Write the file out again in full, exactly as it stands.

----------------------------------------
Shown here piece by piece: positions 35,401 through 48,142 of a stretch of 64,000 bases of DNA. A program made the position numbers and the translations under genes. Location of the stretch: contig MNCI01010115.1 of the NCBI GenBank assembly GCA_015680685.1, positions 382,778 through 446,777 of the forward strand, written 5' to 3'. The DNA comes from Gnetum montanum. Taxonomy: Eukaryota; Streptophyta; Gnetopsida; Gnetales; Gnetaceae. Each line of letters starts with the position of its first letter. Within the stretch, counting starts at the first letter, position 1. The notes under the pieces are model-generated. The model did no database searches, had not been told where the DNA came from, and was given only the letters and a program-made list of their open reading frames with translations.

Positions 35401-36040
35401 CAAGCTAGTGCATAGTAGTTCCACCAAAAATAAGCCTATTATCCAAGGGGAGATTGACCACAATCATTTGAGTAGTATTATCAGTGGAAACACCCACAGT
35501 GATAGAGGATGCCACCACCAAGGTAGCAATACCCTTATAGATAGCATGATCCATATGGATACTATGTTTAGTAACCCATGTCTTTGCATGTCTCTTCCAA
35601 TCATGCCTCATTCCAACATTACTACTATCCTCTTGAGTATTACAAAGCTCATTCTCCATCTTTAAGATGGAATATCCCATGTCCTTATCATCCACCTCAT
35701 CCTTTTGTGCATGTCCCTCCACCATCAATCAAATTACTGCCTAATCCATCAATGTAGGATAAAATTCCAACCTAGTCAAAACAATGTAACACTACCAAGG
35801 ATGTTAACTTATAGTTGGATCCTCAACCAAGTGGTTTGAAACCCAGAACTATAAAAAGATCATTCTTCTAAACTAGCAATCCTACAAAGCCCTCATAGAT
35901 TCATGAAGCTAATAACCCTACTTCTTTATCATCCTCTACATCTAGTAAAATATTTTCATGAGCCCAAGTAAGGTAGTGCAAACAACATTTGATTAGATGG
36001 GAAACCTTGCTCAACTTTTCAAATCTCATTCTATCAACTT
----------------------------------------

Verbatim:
Shown here piece by piece: positions 35,401 through 48,142 of a stretch of 64,000 bases of DNA. A program made the position numbers and the translations under genes. Location of the stretch: contig MNCI01010115.1 of the NCBI GenBank assembly GCA_015680685.1, positions 382,778 through 446,777 of the forward strand, written 5' to 3'. The DNA comes from Gnetum montanum. Taxonomy: Eukaryota; Streptophyta; Gnetopsida; Gnetales; Gnetaceae. Each line of letters starts with the position of its first letter. Within the stretch, counting starts at the first letter, position 1. The notes under the pieces are model-generated. The model did no database searches, had not been told where the DNA came from, and was given only the letters and a program-made list of their open reading frames with translations.

Positions 35401-36040
35401 CAAGCTAGTGCATAGTAGTTCCACCAAAAATAAGCCTATTATCCAAGGGGAGATTGACCACAATCATTTGAGTAGTATTATCAGTGGAAACACCCACAGT
35501 GATAGAGGATGCCACCACCAAGGTAGCAATACCCTTATAGATAGCATGATCCATATGGATACTATGTTTAGTAACCCATGTCTTTGCATGTCTCTTCCAA
35601 TCATGCCTCATTCCAACATTACTACTATCCTCTTGAGTATTACAAAGCTCATTCTCCATCTTTAAGATGGAATATCCCATGTCCTTATCATCCACCTCAT
35701 CCTTTTGTGCATGTCCCTCCACCATCAATCAAATTACTGCCTAATCCATCAATGTAGGATAAAATTCCAACCTAGTCAAAACAATGTAACACTACCAAGG
35801 ATGTTAACTTATAGTTGGATCCTCAACCAAGTGGTTTGAAACCCAGAACTATAAAAAGATCATTCTTCTAAACTAGCAATCCTACAAAGCCCTCATAGAT
35901 TCATGAAGCTAATAACCCTACTTCTTTATCATCCTCTACATCTAGTAAAATATTTTCATGAGCCCAAGTAAGGTAGTGCAAACAACATTTGATTAGATGG
36001 GAAACCTTGCTCAACTTTTCAAATCTCATTCTATCAACTT